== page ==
The snarky shit in me wants to point out that we can't see but one star during the day, and there's too much light pollution to see anything but the moon at night. I'm not going to fault her for being a pessimist. Today is one of those days. It's cold. I ache. I slipped on the ice. I wish I could gnaw my own spine off to kill the painful parts.  Maybe not the whole spine. Just those last two lumbar vertebrats.  That might make running with stars nearly impossible. I mean, yeah, it doesn't take much to watch stars and put my imagination to use. Finding them is a major setback. I have never lived in a place where the stars weren't visible. California? Colorado? We could see them. But here in Ohio, so close to Pittsburgh and surrounded by our own light pollution? Not a chance. I wonder how far I would have to drive to even glimpse Venus. Not to worry. I can see stars on my monitor. I can still remember how beautiful the Milky Way looked from my vantage point on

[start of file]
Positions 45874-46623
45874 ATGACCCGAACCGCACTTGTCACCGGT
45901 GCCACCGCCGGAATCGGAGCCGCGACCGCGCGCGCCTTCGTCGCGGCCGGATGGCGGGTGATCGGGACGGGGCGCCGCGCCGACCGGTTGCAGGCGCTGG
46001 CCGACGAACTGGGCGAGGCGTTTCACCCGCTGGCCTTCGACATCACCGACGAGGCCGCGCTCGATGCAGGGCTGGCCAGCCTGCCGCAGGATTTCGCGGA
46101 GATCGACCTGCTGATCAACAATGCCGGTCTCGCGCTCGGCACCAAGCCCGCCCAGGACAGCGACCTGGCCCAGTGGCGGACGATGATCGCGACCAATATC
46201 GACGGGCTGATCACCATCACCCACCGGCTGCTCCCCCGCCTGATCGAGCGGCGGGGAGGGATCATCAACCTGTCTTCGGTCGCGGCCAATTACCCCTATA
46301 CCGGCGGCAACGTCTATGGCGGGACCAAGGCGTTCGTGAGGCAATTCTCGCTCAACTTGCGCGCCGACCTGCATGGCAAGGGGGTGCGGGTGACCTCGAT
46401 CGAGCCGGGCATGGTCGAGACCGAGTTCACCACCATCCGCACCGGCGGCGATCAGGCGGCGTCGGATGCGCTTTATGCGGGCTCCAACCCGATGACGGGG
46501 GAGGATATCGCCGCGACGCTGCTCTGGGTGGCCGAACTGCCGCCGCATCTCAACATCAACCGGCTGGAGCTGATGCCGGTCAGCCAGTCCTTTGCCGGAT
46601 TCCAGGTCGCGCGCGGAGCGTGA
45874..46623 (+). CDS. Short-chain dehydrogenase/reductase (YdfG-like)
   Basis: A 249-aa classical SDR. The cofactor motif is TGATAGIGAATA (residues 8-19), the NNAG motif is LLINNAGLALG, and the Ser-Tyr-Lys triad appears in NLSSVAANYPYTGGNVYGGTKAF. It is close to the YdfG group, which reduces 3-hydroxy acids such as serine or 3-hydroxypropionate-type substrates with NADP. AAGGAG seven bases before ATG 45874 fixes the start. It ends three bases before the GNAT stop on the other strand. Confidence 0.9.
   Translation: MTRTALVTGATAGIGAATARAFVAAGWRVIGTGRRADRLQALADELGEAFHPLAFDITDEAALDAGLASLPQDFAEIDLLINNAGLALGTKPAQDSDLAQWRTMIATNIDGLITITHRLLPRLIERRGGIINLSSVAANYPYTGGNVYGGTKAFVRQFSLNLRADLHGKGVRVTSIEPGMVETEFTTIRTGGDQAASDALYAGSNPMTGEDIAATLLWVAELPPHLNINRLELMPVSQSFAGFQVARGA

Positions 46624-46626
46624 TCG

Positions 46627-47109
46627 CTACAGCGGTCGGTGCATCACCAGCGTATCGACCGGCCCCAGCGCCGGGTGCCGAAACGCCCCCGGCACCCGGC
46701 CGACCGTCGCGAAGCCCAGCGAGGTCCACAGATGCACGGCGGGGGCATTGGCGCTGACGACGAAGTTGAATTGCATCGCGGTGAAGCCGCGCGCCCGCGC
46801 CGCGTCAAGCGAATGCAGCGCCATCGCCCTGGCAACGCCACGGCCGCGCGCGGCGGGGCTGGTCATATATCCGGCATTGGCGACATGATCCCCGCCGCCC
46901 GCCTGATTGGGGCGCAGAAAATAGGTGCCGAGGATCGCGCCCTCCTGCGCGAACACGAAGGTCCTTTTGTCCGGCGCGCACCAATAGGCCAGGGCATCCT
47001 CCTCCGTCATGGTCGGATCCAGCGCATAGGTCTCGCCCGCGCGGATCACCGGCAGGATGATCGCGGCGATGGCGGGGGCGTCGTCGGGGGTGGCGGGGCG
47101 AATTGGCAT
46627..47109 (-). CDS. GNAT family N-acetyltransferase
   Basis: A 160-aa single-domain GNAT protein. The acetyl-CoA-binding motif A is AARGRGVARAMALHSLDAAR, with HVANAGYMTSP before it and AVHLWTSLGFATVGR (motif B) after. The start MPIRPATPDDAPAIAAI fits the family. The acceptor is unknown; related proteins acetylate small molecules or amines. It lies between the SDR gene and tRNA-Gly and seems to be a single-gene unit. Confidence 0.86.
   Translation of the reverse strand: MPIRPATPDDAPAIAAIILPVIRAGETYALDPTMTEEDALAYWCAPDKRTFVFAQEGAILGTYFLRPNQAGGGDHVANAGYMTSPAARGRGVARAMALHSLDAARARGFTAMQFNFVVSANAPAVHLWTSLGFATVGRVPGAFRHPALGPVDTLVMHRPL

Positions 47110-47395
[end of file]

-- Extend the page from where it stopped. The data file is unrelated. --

Spending an afternoon in the abyss

     I'm caustic today. Perhaps a bit toxic as well. No, it isn't because Twitter put me in jail for twelve hours. It isn't anything anyone living with me has done. It's just a feeling that goes beyond blorft . “I was a little excited but mostly blorft. "Blorft" is an adjective I just made up that means 'Completely overwhelmed but proceeding as if everything is fine and reacting to the stress with the torpor of a possum.' I have been blorft every day for the past seven years.” - Tina Fey, Bossypants This sweet summary does not describe my mood. I'm grinning out of the abyss today. "He who fights with monsters should be careful lest he thereby become a monster. And if thou gaze long into an abyss, the abyss will also gaze into thee." My younger cousin and I once had a philosophical discussion after a holiday dinner years and years ago. Was Nietzsche right to promote nihilist views? Was the world and life actually meaningless? And then she

A glimpse of winter